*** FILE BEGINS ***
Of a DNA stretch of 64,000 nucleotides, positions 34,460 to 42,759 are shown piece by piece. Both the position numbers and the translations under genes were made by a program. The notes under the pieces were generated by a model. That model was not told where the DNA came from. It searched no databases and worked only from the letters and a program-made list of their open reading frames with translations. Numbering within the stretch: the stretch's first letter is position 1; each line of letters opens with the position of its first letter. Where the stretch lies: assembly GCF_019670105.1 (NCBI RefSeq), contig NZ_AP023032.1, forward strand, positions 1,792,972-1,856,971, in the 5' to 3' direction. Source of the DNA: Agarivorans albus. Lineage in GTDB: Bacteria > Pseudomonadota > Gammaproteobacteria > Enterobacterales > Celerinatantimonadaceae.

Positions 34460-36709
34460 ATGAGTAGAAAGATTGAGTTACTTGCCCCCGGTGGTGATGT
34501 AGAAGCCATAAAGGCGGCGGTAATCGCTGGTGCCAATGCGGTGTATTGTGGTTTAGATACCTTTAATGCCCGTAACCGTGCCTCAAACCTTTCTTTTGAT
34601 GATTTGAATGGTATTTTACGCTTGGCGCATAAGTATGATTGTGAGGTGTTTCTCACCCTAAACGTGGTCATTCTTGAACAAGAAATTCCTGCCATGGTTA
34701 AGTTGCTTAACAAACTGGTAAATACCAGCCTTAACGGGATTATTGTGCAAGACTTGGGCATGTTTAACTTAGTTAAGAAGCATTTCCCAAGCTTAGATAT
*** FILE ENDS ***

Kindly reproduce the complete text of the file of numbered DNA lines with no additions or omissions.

Of a DNA stretch of 64,000 nucleotides, positions 34,460 to 42,759 are shown piece by piece. Both the position numbers and the translations under genes were made by a program. The notes under the pieces were generated by a model. That model was not told where the DNA came from. It searched no databases and worked only from the letters and a program-made list of their open reading frames with translations. Numbering within the stretch: the stretch's first letter is position 1; each line of letters opens with the position of its first letter. Where the stretch lies: assembly GCF_019670105.1 (NCBI RefSeq), contig NZ_AP023032.1, forward strand, positions 1,792,972-1,856,971, in the 5' to 3' direction. Source of the DNA: Agarivorans albus. Lineage in GTDB: Bacteria > Pseudomonadota > Gammaproteobacteria > Enterobacterales > Celerinatantimonadaceae.

Positions 34460-36709
34460 ATGAGTAGAAAGATTGAGTTACTTGCCCCCGGTGGTGATGT
34501 AGAAGCCATAAAGGCGGCGGTAATCGCTGGTGCCAATGCGGTGTATTGTGGTTTAGATACCTTTAATGCCCGTAACCGTGCCTCAAACCTTTCTTTTGAT
34601 GATTTGAATGGTATTTTACGCTTGGCGCATAAGTATGATTGTGAGGTGTTTCTCACCCTAAACGTGGTCATTCTTGAACAAGAAATTCCTGCCATGGTTA
34701 AGTTGCTTAACAAACTGGTAAATACCAGCCTTAACGGGATTATTGTGCAAGACTTGGGCATGTTTAACTTAGTTAAGAAGCATTTCCCAAGCTTAGATAT